We are not always granted the privilege of going back and doing things differently. If we were, could we? We might if we had new knowledge. Otherwise, we would do the same thing we did before. It was all we knew. Every race has had its Trail of Tears, in fact, every individual has suffered and agonized over what he might have done. Gentle people hope that by cooperation things will work for all concerned. It isn’t in the hearts of the gentle to think that others do not have their same heartfelt ways. But challenges in the present times are sufficient without adding the past. If we know so much now, we need to use it. We can, sometimes, project ahead by looking back objectively to tap some reserve of knowledge. If we lack such inner knowledge, if we lack wisdom, we need to ask. And then we listen for the still small voice of direction.

~ Chief Ross led in prayer and when the bugle sounded and the wagons started rolling many of the children waved their little hands good-bye to their mountain homes. ~

PRIVATE JOHN BURNETT

‘A Cherokee Feast of Days’, by Joyce Sequichie Hifler

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Daily OM – Children Of Mother Nature

 

Children Of Mother Nature
Trees And People

People are very much like trees needing to send our roots down for grounding and open our crowns toward the sun.

A tree that is beginning to grow sends roots down into Mother Earth even as it reaches and opens to the sky above, seeking nourishment from the sun and the moisture in the air and in the rain that falls. In the same way, we can envision ourselves as treelike beings, imagining that we have roots reaching down into the earth, energetic strands that keep us connected. At the same time, the crowns of our heads lift and open to receive nourishment from above. Just like a tree, we seek the sunshine and water we need to survive and thrive. Both trees and people serve as conduits for the intermingling of the opposite and complementary elements of air, water, sun, and earth.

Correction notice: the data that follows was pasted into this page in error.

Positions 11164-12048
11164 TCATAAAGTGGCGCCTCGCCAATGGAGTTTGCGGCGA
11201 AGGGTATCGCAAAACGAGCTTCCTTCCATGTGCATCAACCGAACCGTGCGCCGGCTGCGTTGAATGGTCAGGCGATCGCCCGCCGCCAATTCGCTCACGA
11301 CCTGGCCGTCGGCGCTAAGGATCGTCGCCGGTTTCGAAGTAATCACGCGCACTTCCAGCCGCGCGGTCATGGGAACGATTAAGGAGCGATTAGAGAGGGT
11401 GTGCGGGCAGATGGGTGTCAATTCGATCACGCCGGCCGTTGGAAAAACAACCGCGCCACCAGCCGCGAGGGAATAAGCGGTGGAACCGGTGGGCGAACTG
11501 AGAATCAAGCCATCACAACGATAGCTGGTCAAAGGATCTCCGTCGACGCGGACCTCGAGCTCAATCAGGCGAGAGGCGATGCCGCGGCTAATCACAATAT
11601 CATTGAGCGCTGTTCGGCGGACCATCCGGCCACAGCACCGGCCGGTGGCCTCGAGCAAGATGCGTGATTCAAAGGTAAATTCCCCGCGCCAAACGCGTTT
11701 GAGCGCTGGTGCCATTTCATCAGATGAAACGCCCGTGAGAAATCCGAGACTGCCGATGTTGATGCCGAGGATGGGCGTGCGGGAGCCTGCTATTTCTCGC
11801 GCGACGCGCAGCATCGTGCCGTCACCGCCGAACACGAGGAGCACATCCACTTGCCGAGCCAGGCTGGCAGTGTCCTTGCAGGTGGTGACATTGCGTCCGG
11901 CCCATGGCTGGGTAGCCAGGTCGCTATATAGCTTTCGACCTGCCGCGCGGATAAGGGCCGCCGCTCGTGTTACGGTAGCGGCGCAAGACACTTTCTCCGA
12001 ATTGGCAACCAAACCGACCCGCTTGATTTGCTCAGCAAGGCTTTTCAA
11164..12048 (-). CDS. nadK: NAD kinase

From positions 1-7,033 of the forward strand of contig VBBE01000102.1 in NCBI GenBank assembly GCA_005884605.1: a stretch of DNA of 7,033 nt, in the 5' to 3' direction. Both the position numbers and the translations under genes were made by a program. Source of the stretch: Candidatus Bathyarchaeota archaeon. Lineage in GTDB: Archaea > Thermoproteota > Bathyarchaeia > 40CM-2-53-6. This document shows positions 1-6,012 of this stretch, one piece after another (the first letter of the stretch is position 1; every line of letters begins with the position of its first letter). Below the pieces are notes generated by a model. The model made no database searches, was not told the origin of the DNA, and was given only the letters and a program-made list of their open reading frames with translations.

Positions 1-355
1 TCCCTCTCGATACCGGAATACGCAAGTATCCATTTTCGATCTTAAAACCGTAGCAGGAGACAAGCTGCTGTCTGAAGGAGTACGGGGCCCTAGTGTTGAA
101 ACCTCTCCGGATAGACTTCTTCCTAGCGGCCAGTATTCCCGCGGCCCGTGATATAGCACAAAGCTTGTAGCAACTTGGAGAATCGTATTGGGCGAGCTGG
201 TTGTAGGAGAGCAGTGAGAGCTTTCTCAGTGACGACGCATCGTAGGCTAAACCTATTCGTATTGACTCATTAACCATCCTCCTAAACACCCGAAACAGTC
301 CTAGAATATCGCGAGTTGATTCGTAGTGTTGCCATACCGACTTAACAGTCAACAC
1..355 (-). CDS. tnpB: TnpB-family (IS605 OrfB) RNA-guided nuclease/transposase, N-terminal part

We also share creative ways of growing, regardless of the challenges we come up against in our environments. Trees will even grow through rock, shattering it, in their effort to reach the air and light they need to survive. We are similarly resilient, with a built-in propensity for growth and the conditions that promote it. We find creative ways around the obstacles we confront as we move along our paths, moving toward the light that feeds us, just as trees grow around other trees and rocks as they make their way upward.

Contemplating the ways in which trees and people mirror one another brings us into alignment with the reality that we are part of Mother Nature. Our children, and the trees and their children, will live together on the earth as long as we all survive, sharing the elements and serving together to forward nature’s plan. Walking in a forest can be a meditation the interweaving lives of all living creatures and the planet on which we all take root and reach for the sky.